Ben Scruton was commissioned by Cycling Plus to illustrate the ‘Seven Deadly Sins’ of cycling.
After studying illustration at Kingston University Ben Scruton burst onto the London Illustration scene with his first commission, a national advertising campaign for Orange. Since then he has worked with many household names including Friends of the Earth, Tesco, Homebase and Nesta to name just a few. Best known for his character driven work and humorous style, Ben has recently been developing his portfolio.
We’ve spoken to Ben about his illustrations, his love of people watching and how his passion for cycling fuels his creativity.
What made you want to be an illustrator?
My dad was an illustrator, as a child I was always fascinated by his work. I loved to look at his pots of paint and had all his books, but was adamant I wasn’t going to be an illustrator, I wanted to do my own thing. So I went to Kingston to study graphic design and did the foundation course, but found out that I didn’t really like graphic design and was much more interested in illustration. I switched to the illustration course and much to my horror I ended up following my Dad’s path exactly.
Is your style similar to your Dad’s?
No, his work was very traditional and specifically for children’s books, he worked in-house at Walker Books, he was very much into the paints and inks. When I was younger I was always frustrated, as I couldn’t get what I was doing to look like his stuff, but I found my own way through.
Your work is very character centric, was that a conscious decision or did it just happen?
During my degree my main interest was character design and development. I then worked on a few projects that were character based and it carried on from there really.
You’ve created characters for a huge variety of projects ranging from national ad campaigns to editorial features. Where does the inspiration for the characters come from?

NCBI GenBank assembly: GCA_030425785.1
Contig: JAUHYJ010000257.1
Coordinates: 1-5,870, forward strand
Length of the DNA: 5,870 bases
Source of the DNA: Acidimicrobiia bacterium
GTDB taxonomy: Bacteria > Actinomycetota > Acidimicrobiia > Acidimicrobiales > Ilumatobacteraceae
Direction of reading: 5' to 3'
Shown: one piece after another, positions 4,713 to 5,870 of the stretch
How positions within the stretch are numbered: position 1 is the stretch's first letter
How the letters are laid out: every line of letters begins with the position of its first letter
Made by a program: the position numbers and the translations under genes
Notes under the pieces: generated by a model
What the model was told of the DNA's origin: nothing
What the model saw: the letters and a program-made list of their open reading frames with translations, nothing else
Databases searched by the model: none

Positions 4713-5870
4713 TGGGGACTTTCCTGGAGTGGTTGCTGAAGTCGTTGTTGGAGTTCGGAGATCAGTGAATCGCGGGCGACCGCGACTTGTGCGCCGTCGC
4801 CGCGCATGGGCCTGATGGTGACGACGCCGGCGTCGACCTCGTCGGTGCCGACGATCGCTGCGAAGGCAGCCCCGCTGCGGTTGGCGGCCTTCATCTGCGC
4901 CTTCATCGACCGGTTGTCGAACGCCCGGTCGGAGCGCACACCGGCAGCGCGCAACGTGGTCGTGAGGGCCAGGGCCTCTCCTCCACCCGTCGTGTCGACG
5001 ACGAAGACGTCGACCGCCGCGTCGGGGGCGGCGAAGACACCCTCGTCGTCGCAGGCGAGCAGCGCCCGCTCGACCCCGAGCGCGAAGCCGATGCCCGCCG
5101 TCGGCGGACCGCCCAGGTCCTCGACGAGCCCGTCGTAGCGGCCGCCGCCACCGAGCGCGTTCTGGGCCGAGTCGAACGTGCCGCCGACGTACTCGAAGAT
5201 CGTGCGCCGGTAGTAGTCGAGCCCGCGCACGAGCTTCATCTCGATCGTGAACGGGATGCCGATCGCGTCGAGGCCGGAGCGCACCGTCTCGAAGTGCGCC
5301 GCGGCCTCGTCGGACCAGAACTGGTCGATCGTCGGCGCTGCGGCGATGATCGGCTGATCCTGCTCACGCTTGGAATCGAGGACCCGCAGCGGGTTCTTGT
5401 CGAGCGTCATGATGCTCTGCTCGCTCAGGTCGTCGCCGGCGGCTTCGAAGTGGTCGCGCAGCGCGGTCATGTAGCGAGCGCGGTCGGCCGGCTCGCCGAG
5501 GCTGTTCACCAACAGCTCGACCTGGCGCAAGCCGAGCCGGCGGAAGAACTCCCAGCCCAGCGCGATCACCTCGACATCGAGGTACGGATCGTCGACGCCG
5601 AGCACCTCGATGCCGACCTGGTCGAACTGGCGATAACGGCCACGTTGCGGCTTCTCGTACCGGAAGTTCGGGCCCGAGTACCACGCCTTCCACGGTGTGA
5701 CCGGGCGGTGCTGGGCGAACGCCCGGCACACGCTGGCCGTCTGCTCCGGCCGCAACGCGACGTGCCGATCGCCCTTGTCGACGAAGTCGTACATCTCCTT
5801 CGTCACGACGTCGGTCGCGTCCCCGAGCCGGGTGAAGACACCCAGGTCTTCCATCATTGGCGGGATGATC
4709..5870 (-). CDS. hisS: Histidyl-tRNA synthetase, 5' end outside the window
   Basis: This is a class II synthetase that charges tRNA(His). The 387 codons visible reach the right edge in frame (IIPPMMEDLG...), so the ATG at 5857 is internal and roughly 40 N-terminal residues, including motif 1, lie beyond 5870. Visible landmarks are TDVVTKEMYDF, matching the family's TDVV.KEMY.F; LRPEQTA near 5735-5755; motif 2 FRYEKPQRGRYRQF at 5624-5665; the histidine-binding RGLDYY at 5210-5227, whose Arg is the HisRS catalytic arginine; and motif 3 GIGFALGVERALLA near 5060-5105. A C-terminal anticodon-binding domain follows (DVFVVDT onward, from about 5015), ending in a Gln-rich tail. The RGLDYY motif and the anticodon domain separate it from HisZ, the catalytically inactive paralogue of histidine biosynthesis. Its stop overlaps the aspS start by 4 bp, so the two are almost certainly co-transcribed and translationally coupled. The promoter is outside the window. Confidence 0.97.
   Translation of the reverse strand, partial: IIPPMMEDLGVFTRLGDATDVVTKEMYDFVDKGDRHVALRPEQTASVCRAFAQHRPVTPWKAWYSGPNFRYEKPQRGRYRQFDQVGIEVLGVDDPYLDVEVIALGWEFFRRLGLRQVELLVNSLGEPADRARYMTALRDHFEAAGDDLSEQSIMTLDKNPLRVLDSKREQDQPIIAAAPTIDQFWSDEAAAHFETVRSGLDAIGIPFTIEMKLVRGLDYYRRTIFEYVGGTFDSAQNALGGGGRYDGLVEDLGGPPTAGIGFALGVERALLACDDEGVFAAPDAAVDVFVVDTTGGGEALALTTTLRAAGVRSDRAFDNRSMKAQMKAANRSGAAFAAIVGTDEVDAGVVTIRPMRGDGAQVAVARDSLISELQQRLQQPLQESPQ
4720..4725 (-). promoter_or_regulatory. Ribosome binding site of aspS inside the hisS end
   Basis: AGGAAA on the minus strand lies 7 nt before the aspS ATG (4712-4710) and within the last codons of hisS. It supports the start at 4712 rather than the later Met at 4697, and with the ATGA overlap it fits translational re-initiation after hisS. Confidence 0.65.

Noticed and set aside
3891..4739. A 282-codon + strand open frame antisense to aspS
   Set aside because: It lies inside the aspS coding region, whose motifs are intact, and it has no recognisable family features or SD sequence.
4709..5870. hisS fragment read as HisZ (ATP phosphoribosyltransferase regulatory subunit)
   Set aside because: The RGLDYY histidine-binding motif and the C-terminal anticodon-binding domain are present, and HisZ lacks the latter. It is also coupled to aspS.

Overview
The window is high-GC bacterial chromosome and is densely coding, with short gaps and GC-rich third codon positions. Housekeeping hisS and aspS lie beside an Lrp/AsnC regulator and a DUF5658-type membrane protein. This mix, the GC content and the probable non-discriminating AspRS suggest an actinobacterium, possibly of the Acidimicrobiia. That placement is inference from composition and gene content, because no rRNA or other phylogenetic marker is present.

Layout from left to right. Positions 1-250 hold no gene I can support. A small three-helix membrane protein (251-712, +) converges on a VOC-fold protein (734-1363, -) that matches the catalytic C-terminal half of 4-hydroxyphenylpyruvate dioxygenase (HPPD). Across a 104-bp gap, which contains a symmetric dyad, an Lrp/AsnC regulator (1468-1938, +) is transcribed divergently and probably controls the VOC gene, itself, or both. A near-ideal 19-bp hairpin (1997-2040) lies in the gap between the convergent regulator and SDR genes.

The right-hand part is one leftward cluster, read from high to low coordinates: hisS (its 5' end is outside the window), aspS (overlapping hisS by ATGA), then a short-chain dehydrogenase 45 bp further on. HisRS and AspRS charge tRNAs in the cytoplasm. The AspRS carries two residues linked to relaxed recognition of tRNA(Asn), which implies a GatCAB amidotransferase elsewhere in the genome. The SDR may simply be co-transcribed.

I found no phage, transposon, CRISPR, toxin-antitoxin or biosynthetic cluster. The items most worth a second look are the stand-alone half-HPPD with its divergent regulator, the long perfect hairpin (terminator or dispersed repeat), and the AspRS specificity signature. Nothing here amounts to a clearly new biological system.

Most of my characters are based on people I’ve met, I have a sort of mental catalogue, which I draw upon. I vividly remember certain people I come across, mostly people with a distinctive style. When I start a project I read the brief and an image of the person I want to draw comes into my mind. I don’t do many takes on it, it just comes out very naturally. For example, I drew a movie director for the Orange campaign, who was based on a guy I met when I did some work with the BBC. He wasn’t a director but his style just stuck in my mind, I added glasses to him but the character was definitely based on him.
I do a lot of people watching, which was the inspiration for my Barber Shop series. I lived in Pakistan for a few years and all the guys I knew locally had different facial hair and I found it really fascinating. There were lots of different moustaches and beards, everyone had their own distinct take on the whole thing. For example the policemen would have fantastic moustaches. If you were in authority a moustache was essential, it was very much a status symbol. I wanted to capture the cultural references in the different beards so I started doing studies of the people I met. When I returned to London, I thought it would be good to explore a London version showing different hairstyles.
Your characters have a very distinctive look and feel, but their shape has recently changed, becoming more realistic in form and proportion, what prompted the development?